Every Inch of the Way – Tom Bruce

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I think that anyone who has ever ridden a bike anywhere has at one point thought “what if I just keep pedalling” and this is the essence of Tom Bruce’s book where he sets off to ride every inch of the way around the world.  This isn’t a tourist book focussing on the fantastic places that exist in every country along the way, instead it’s very much a travel journal where you accompany Tom through the natural rhythm of his long distance ride.  This rhythm falls into three basic parts: ride; find somewhere to pitch tent and sleep; eat and drink.  At first you might think that this might make for dull reading but it’s anything but, the fact that life for Tom is stripped back to these basics means he experiences the culture and hospitality of the ordinary people along the route and for me it was this that I really enjoyed.  There was something beautiful and simple that Tom revealed about human nature as he rolled into towns and villages where he knew no one and couldn’t speak the language but would need to ask for directions or somewhere to pitch his tent for the night and that is that if you peal away the structures that govern us, be they political or religious, we are human beings, social animals that in the vast majority of cases will help each other out.

Many of us will have travelled in Europe and some further afield but Tom’s trip opened up for me when he started to move from Turkey to Georgia and onwards heading East.  Time after time people who perhaps did not possess the material wealth that many in Britain have and take for granted displayed a wealth of community, spirit and hospitality that would put many of us to shame, opening up their houses, sharing food etc with a total stranger.  Would we do the same if someone from Kazakhstan cycled into your town, village, city looking for similar assistance?

One of the things that I really liked about Tom was that he was not trying to break any records he was just basically seeing if he could do it and while clearly he is a fit guy had not done huge amounts of prep or training prior to going.  The bit of the journey I liked the best was Tom’s travels through the Caucasus and central Asia; Georgia, Azerbaijan, Kazakhstan, Uzbekistan, Tajikistan, Kyrgyzstan via the ancient Silk Road effectively crossing huge deserts and colossal mountain passes – 4,655m at the highest point of the trip and also including a mindboggling climb of 156 miles in Tajikistan and a descent of 78 miles in Kyrgyzstan.  Each one of the countries sounded amazing in their own way full of interesting people, history and places and they really felt isolated and unknown.  However despite this isolation and the vast distances involved Tom would always come across other cyclists which seemed quite amazing to me included one night when he was staying in the ancient city of Samarkand where there were 12 cyclists in the hostel he stayed in, what are the odds on that?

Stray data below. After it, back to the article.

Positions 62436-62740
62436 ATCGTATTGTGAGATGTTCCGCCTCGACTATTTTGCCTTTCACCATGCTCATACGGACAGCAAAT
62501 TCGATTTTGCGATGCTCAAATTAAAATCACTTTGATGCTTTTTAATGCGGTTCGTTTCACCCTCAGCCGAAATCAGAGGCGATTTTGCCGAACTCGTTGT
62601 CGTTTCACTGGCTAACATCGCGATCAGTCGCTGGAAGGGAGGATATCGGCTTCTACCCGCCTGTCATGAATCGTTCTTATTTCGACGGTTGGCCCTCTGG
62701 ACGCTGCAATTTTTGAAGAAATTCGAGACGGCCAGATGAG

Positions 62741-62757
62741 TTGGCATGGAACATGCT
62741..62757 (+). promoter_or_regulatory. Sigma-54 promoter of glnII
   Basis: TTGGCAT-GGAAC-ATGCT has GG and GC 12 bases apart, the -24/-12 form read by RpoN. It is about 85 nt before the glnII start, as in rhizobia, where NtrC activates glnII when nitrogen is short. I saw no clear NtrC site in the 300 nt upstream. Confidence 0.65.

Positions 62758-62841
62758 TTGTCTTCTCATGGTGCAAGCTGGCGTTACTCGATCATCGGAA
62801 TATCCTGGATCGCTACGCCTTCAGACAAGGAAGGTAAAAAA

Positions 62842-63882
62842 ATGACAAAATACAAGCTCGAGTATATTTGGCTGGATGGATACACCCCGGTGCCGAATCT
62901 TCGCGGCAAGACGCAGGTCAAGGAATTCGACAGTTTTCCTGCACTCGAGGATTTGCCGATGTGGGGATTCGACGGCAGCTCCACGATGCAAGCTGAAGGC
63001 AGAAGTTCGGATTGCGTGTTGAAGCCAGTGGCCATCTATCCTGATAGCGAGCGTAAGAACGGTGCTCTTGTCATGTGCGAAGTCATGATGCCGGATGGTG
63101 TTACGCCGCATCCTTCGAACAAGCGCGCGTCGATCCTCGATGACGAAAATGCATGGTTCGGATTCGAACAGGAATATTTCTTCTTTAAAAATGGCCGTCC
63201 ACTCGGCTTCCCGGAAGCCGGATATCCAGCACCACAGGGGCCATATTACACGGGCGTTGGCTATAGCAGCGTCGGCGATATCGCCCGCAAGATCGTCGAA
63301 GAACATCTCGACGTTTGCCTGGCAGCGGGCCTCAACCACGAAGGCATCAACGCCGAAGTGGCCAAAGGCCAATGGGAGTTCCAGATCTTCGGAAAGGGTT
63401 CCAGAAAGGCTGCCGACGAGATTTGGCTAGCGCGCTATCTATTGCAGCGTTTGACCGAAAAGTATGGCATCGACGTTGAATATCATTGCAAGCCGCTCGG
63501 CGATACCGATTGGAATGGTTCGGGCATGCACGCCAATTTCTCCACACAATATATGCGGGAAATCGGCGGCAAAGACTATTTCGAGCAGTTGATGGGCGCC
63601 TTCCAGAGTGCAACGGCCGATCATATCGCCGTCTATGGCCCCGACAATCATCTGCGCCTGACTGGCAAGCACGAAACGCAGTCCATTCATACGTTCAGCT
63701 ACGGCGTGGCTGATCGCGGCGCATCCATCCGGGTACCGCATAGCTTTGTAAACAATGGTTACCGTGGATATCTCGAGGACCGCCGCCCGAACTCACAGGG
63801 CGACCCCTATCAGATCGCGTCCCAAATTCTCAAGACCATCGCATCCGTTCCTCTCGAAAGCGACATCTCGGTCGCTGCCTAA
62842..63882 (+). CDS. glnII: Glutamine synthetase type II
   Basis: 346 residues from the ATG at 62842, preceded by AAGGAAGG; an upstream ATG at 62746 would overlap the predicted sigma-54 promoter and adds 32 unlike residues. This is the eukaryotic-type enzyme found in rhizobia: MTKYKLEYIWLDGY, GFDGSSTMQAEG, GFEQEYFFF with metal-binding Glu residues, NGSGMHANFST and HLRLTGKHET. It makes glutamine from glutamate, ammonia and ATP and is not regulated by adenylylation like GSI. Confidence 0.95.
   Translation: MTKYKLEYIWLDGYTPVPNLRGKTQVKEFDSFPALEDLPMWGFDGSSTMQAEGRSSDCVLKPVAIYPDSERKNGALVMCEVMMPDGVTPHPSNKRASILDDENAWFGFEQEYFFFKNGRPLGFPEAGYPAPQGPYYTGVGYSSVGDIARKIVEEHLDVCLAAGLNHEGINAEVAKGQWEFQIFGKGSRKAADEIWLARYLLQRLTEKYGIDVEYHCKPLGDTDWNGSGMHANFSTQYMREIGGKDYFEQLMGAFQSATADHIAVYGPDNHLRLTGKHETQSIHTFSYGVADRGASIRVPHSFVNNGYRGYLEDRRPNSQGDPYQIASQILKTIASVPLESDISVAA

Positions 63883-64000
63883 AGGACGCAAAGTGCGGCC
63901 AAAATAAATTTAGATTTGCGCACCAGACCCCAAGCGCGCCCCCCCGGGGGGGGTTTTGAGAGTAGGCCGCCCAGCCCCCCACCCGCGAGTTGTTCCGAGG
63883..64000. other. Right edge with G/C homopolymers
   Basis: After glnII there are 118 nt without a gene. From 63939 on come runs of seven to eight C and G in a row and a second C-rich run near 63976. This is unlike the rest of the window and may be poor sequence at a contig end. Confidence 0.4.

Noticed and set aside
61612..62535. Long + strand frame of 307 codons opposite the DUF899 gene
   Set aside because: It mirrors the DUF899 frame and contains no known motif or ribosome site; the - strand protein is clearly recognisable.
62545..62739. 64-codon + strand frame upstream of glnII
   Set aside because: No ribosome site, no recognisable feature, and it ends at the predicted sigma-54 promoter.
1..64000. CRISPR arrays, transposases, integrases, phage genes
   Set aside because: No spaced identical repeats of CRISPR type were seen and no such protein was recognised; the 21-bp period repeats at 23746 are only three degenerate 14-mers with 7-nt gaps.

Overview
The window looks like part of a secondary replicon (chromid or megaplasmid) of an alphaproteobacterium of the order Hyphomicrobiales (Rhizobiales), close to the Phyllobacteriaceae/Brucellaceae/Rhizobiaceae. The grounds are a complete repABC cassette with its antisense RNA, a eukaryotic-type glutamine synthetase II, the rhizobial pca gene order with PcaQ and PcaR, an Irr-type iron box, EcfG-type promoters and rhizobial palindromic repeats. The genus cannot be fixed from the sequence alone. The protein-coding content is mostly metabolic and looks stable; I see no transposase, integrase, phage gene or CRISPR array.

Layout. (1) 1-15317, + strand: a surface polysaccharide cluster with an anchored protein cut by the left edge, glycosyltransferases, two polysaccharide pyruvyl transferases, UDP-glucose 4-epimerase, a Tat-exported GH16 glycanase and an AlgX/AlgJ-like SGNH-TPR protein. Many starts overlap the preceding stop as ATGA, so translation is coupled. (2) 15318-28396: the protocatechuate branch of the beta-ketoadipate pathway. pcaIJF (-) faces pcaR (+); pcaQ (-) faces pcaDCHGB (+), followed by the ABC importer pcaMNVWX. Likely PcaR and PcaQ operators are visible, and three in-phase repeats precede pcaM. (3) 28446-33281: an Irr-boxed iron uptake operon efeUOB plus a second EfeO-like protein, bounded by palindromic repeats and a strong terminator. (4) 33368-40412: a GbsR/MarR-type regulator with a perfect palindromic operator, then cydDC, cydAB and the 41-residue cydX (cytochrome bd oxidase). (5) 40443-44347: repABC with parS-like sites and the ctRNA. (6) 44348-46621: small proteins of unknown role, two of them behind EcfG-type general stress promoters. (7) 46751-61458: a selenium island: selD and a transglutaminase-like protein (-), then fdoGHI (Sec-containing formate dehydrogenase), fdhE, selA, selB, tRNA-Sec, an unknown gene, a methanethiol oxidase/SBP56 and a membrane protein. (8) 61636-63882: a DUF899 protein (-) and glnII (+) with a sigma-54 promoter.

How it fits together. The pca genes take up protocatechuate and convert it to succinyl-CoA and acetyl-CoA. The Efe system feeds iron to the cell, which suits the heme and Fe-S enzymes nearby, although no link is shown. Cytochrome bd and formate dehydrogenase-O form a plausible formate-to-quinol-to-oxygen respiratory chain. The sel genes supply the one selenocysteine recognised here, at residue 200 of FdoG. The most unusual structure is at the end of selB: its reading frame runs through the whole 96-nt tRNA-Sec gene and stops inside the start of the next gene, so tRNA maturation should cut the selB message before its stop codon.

Sometimes Tom would hook up with someone riding the same way at the same pace and they’d ride together for a country or two before going their separate ways as they took different routes onwards and you got a real sense of both the need and relief to have that human contact and company and how hard it was to sometimes go out on your own again but at the same time, apart from a few instances I never got the feeling that Tom struggled with loneliness that much on the trip.

Much of what Tom experienced I think I’d have loved but I would definitely have struggled with some of the hardships, Tom did not have much cash so the trip was done on a definite budget and this made things very tough at times.  In addition some of the conditions both from a cycling and human perspective were challenging to say the least, the desert crossings in central Asia for one seemed madness and the time spent cycling across China did not seem much fun where the culture seemed much less hospitable than elsewhere on the trip.  Of course despite the vastness of the world it’s smallness was also revealed as Tom was able to get bike parts sent out to a remote hotel in the middle of nowhere to allow him to do some running repairs and it was also clear that bureaucracy is alive and kicking everywhere especially with regards to border crossings, embassies and visas.

It was great to ride along with Tom (as that is what it felt like you were doing reading his book) but what did he learn from his trip?  There is a great section on this in the book where he expands on the following:

  • The world and the people in it are good
  • Don’t believe the press and in particular what they tell you about other countries, people and religions
  • Get out into the world and experience things
  • Society is important
  • You can achieve amazing things if you want to

Seems like a pretty good list to me and if you want evidence of the truths within those lessons pick up a copy of Every Inch of the Way and go for a ride round the world with Tom

Footnote:

Tom kindly sent me a copy of this book but if I did not enjoy reading it I would not have written about it on the blog.

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